From Bloomberg (BGOV) reports

Rubio Seeks Federal Help for Schools on COVID Testing
Sen. Marco Rubio (R-FL) said he wants the federal government to assist states with “pool testing” for colleges, schools, emergency responders, and health-care workers. “This will allow them to conduct exponentially larger number of tests regularly” and identify and stop outbreaks, Rubio said in a tweet. 

In a separate tweet, Rubio says focus shouldn’t be on daily number of positive cases or hospitalizations since “many positives won’t get sick & many hospital admissions unrelated to & not being treated for COVID.” Instead, HHS should require hospitals to report COVID admissions and how many of those patients need the ICU, Rubio says.
From Bloomberg and Sen. Rubio’s office

No More Time on Taxes Without Filing for Extension
“After consulting with various external stakeholders, we have decided to have taxpayers request an extension if more time is needed,” Treasury Sec. Steven Mnuchin says in statement.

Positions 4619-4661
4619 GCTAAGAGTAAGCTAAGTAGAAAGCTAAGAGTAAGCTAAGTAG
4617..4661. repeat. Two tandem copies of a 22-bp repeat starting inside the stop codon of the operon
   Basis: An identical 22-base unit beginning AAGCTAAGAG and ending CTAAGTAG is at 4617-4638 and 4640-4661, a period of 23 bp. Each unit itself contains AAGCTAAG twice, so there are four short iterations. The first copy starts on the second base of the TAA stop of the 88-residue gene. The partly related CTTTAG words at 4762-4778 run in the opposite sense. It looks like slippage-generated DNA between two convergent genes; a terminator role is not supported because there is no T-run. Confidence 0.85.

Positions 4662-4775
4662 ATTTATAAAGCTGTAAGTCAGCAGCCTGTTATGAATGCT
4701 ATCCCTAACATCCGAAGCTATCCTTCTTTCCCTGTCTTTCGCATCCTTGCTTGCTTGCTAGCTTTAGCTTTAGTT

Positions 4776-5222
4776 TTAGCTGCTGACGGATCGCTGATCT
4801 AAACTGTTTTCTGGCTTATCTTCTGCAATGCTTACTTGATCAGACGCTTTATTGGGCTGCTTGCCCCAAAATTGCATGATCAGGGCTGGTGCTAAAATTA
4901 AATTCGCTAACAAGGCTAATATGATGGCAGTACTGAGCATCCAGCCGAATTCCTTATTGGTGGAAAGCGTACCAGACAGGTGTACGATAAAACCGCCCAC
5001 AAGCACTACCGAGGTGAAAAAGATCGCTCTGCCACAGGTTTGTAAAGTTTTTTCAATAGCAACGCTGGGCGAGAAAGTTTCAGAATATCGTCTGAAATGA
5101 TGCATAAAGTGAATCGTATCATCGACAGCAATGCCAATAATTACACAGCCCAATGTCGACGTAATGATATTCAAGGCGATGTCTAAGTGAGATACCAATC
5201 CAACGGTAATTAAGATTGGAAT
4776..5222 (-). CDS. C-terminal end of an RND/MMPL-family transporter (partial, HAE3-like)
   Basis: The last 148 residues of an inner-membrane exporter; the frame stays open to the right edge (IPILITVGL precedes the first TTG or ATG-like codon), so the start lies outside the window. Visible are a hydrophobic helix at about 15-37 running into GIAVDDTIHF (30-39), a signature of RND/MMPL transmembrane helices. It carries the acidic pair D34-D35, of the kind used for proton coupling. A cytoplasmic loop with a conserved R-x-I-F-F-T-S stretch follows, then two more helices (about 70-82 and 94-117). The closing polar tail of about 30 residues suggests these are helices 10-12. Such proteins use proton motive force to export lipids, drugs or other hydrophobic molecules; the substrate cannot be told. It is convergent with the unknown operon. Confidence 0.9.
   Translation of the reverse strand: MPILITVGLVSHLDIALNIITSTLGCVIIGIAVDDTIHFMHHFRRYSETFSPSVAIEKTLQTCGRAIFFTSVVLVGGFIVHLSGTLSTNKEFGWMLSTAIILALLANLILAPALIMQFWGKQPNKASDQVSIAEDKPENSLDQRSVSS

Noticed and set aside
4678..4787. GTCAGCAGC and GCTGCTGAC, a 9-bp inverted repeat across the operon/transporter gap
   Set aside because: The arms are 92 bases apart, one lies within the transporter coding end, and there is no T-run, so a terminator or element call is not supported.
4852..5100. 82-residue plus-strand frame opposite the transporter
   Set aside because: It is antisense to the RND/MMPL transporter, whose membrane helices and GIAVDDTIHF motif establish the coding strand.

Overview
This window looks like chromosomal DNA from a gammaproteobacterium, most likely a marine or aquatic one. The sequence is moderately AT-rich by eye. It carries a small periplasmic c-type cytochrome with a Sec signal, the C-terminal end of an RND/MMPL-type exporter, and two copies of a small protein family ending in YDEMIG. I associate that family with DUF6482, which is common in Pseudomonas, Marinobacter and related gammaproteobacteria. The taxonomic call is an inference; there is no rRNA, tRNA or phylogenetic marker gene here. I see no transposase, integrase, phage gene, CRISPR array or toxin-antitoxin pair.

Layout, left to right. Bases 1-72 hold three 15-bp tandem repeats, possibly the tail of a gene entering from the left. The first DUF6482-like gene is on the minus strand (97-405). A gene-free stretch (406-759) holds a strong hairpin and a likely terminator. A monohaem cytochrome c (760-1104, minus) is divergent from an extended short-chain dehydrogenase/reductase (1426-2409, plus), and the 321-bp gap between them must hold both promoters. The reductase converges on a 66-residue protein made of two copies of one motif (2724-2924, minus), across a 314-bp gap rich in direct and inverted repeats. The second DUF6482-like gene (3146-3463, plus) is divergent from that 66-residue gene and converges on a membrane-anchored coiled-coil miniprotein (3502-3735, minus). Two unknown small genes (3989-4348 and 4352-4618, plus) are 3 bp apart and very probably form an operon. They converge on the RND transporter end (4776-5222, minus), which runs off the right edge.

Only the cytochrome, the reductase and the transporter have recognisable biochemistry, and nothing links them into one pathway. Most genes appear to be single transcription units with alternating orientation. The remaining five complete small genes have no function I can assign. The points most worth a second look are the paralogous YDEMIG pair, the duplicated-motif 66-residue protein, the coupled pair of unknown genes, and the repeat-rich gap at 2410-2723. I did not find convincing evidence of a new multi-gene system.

NOTE: In March, IRS extended the April 15 deadline to July 15 due to Covid-19; Mnuchin had said he was considering a second deadline extension.

 “The IRS understands that those affected by the coronavirus may not be able to pay their balances in full by July 15, but we have many payment options to help taxpayers,” IRS Commissioner Chuck Rettig says in statement. From CNBC

Cleaning up Lead Contaminated Water Lines
House lawmakers on Wednesday approved a significant amendment to the infrastructure package that would devote billions of dollars over the next five years to help reduce lead in water, particularly in environmental justice communities.

The Democratic standalone measure would amend the Safe Drinking Water Act by authorizing $4.5 billion per fiscal year through fiscal 2025 for comprehensive lead service line replacement projects, with priority given to communities of color who are especially exposed to environmental pollution.

The language would shift the cost burden from low-income communities to the federal government to help clean up contaminated water lines.
From Bloomberg (BGOV) reports

Refinery Exemptions Still On Hold